"This course should have had a textbook, with weekly assigned readings." - Comment from teaching evaluation, 2005.
It did. It did have a textbook, and it did have weekly assigned readings. Evaluations often tell us more about our students than about our teaching.
I'll get this out of the way so that nobody thinks it's sour grapes. Despite the occasional barb hurled my way, I get very good teaching evaluations, and you can check if you don't believe me. I've even won a couple of teaching awards, and you can check up on that, too. But I also believe that we could improve the quality of education overnight by abolishing student teaching evaluations – or at least by abolishing the kind that we have now. I also know, as I write these words, that I feel quite vulnerable. As a relative academic newcomer, still in a probationary period, I pay my rent by the good graces of administrators for whom teaching evaluations are a sacred cow. But therein lies the rub: I haven't met a sessional or newly minted full-time professor yet who wouldn't, behind closed doors, admit to lowering standards in exchange for better evaluations. Not to mix metaphors, but for the indentured servants who carry, if not the bulk, then certainly the dead weight of the university's teaching burden, teaching evaluations hang over them like the threat of the slave driver's whip. Every deserved "F", every blunt assessment of a lazy student's performance, every admonishment to stop surfing the wireless web and pay attention, is tempered by that threat. Reading loads get reduced, content gets thinned out, expectations get lowered, and lo, yea and verily, the light of the highest grades is shed upon work of the shadiest character. Don't kid yourselves – evaluations make our teaching worse.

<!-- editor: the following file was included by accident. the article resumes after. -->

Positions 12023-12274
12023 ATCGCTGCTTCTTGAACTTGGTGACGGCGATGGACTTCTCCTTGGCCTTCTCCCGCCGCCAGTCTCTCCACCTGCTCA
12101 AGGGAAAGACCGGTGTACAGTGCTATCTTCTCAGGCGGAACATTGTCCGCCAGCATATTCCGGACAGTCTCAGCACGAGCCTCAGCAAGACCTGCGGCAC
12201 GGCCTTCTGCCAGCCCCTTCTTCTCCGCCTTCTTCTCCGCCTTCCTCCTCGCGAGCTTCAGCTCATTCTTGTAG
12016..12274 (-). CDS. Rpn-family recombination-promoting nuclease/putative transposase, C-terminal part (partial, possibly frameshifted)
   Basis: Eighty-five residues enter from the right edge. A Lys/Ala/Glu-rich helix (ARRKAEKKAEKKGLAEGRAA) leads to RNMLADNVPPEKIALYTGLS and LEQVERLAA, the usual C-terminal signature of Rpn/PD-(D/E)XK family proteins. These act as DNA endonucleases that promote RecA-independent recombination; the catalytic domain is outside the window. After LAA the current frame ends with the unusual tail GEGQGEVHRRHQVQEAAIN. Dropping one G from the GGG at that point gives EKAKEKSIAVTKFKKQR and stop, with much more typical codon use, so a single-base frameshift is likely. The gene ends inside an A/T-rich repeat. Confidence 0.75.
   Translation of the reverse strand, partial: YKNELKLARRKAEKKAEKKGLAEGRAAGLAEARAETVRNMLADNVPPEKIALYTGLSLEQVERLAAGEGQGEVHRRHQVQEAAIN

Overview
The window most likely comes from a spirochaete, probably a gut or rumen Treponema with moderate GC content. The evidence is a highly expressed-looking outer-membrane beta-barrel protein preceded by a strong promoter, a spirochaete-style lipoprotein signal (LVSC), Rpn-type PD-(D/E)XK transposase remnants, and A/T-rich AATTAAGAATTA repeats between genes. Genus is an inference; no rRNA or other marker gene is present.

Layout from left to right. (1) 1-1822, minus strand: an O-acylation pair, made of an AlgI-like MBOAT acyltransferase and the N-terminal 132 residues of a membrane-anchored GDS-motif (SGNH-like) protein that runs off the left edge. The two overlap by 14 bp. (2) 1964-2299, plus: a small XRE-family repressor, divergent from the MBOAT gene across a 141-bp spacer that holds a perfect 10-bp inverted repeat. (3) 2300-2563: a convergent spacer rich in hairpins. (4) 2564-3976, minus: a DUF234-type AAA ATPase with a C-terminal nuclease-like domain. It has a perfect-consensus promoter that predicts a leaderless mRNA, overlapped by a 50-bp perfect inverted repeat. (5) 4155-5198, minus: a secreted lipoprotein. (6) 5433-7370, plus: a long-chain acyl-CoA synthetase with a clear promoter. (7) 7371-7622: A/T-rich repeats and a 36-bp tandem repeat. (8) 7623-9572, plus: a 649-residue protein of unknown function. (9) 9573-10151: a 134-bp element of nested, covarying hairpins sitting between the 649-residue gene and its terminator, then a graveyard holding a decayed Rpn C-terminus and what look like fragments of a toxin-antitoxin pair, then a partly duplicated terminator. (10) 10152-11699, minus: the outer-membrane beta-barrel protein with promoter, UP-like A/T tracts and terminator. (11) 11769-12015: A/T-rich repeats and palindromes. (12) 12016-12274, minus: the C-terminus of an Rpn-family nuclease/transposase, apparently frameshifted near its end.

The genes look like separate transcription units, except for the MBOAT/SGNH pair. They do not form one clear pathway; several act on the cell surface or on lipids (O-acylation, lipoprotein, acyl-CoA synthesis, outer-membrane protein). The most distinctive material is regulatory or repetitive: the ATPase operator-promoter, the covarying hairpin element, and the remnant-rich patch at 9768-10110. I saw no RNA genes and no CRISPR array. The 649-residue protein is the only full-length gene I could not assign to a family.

They also rest upon the assumption that the great majority of undergraduates are qualified to say what is and what is not good teaching. On what grounds do we assume this? Have undergraduates lectured? Marked? Led discussions? Studied pedagogy? Any parent of any teenager will tell you that young people seldom are objective adjudicators of adult authority, yet an evaluation from a sincere and diligent student gets no more consideration than one from a full-time party-animal who slept, skipped, or surfed his way through my class, and who departs thinking that Rosa Parks "invented the national parks system." (Yes, it really happened). Well, hurrah for the new academic democracy, down with the hidebound old guard that just doesn't get it. Times have changed: they're customers now, not students, and they have every right to demand customer satisfaction – even the ones who have come to shoplift. Thus do good teaching evaluations become an end in themselves, when the "end", if there is one, is not so much better teachers as it is better students, students who no longer need teachers in order to learn. If my institution's administrators really want to assess my teaching, they're welcome to drop by my class any day. They can show up unannounced, if they like. Or I can show them my class websites and the contents of my teaching portfolio and the articles I've published on andragogy. We could discuss it over lunch. I welcome their insight and their expertise. All this could be done. As it stands, we let students define what constitutes good teaching.
In fairness, this is not about administration. In my working career I've stepped into managerial roles often enough to know that the grass is not greener on that side of the desk, and I certainly wouldn't want to endure the automatic accusations of ill-faith that come packaged with the job of Dean, Principal, and President. These colleagues are not my target. My target is the assumptions that lead them to take the present system of teaching evaluations seriously. The point of having better teachers, after all, is to produce better students, and for those purposes student teaching evaluations are not so much a sacred cow as they are a golden calf.